Someone tell Alac Sinner he can come back. He can resume his role as a private investigator, walk on the sidewalks of New York City, take the beatings in the alleys, smoke the cigarettes he wants where he can and close the day listening to jazz in the holes that he alone knows. Because sooner or later he will come across Rosalynn Robinson.
Even the voice of Philadelphia is back. With a record, Times remembered, which is an immaculate hymn to the heart of those who love this music declined in the form of a clean, calm and poignant sound and a voice that, warm and delicate, calms our souls as customers sitting at a small table with the soul in turmoil that does not ask for anything other than someone to light up the night. An overall “nocturnal adage” that can be taken as a welcome break in a productive time that the term break has decided to ban.
Ten non-obvious standards as far as adhering to a now classical musical tradition and three ad hoc compositions created by Alessandro Bianchi (the piano in the record) and by Robinson herself. So: voice, piano, trumpet (Pepe Ragonese), acoustic bass (Stefano Dall’Ora) and drums (Francesco D’Auria) for a collective production.
Listening to the trio of unpublished works with One There Was A Time and Then You Were Mine played on the melancholy of the past and a slow-moving mood, plus Sans Souci with its slightly more cheerful time (but nothing traditionally Haitian, mind you) with a very sweet rebound between a sliced trumpet, Robinson’s voice and the plan to act as a dialogic watershed between the two instruments.
Among the pages of the standards, the work on My Ship by the duo Kurt Weill and Ira Gershwin surprises, which was built with an “expressive andante” by the German and orchestrated composer “to play sweet and simple on one side and threatening and mysterious on the other “(As the New York librettist spoke of) and which here appears to be decidedly based on the first description. Even In a sentimental mood, played and practically sung by the whole world, does not fall into the danger of the postcard-like interpretation, unfolding on a slightly slower time and a vocalism that seems to settle down like a warm blanket on the listener’s soul. I think even Duke Ellington would have been moved.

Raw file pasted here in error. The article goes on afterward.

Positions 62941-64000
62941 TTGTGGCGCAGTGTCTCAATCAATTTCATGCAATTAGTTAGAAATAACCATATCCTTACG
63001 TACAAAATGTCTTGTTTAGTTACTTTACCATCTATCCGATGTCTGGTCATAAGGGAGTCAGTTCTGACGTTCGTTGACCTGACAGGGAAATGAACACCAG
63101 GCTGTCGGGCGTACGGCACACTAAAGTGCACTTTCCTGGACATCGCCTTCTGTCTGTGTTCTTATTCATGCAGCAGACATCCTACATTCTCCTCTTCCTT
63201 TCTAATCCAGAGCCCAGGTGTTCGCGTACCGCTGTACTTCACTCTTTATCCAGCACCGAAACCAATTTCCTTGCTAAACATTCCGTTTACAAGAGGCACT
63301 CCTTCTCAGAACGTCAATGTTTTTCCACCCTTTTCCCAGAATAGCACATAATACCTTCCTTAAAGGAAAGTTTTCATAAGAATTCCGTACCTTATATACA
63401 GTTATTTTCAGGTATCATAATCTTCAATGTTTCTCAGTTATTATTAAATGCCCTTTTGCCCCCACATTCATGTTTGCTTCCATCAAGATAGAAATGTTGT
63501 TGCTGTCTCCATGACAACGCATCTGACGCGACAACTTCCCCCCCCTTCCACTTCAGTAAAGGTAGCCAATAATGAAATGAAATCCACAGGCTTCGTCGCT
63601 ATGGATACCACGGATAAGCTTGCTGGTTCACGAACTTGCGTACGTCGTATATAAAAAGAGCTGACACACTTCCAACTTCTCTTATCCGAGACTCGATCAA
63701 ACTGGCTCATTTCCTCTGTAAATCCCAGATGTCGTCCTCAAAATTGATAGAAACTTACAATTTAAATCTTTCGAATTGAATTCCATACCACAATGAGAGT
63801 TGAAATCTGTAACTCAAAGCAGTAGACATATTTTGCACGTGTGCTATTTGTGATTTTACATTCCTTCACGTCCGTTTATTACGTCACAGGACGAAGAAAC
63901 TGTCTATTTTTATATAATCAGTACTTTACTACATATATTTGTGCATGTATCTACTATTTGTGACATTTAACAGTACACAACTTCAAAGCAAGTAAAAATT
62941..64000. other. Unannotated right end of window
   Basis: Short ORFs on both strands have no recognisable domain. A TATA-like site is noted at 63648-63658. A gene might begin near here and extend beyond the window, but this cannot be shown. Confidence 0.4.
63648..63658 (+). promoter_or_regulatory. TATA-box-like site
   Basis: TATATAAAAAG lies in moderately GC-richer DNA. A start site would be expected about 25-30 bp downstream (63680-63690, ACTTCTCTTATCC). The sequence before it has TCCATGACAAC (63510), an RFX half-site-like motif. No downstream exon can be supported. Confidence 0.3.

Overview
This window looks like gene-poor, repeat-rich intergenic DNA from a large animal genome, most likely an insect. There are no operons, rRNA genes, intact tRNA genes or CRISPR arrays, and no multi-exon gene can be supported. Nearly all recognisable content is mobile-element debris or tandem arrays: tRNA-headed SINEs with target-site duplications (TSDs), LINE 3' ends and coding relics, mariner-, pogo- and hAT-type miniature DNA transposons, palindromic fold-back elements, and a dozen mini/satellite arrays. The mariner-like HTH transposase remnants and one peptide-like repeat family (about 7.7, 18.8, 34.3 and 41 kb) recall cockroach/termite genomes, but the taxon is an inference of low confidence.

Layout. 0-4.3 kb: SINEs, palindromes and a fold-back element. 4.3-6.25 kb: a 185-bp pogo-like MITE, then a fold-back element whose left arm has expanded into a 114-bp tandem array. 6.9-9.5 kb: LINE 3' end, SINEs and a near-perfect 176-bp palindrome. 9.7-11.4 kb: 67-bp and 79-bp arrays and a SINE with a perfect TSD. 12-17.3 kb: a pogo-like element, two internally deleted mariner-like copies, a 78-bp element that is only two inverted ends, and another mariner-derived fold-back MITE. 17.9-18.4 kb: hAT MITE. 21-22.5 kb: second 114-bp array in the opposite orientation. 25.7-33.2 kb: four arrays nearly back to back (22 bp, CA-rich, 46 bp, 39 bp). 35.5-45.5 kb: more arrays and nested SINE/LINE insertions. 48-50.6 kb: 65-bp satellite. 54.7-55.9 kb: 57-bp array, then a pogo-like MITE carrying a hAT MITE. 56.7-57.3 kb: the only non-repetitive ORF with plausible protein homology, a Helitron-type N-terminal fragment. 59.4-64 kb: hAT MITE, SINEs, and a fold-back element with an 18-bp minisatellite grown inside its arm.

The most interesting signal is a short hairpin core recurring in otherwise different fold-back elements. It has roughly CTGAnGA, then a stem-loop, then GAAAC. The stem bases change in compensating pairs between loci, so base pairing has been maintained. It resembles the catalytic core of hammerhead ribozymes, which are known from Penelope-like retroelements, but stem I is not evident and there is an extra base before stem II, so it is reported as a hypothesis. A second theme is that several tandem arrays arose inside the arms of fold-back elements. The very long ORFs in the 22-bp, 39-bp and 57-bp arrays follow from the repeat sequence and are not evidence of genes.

Interesting the work, in the process of embellishment, on the Whisper Not by Benny Golson that, conceived in a minor key, is presented here with a slower trend compared to the many versions of the piece (that of Anita O’Day, for example, or just instrumental) by Art Blakey and the same author).
To be emphasized instead as Skylark of the duo Carmichael-Mercier (here “brushed” and blown with great wisdom) is the piece for some time more in vogue among the great performers, since it does not take long between a new recording and an even newer one (Bob Dylan and Barbara Morrison in the last few years to name two names).
When the American singer (and author), with a great experience on European stages with lots of concerts in the sancta sanctorum of music like the Milan Conservatory (and with symphonic orchestras behind her), she will decide to present this autumn record in any noble hall or fetid crevice of the earth, know that they will thank for the feeling not only the famous colleagues proposed. Every lost soul that will pass through those parts will feel a little more rediscovered.
- Whisper Not
- Nature Boy
- Once There Was a Time
- Save Your Love for Me
- Then You Were Mine
- Over the Weekwnd
- My Ship
- Sans souci
- In a Sentimental Mood
- Early Autumn
- I Got It Back
- Slow Hot Wind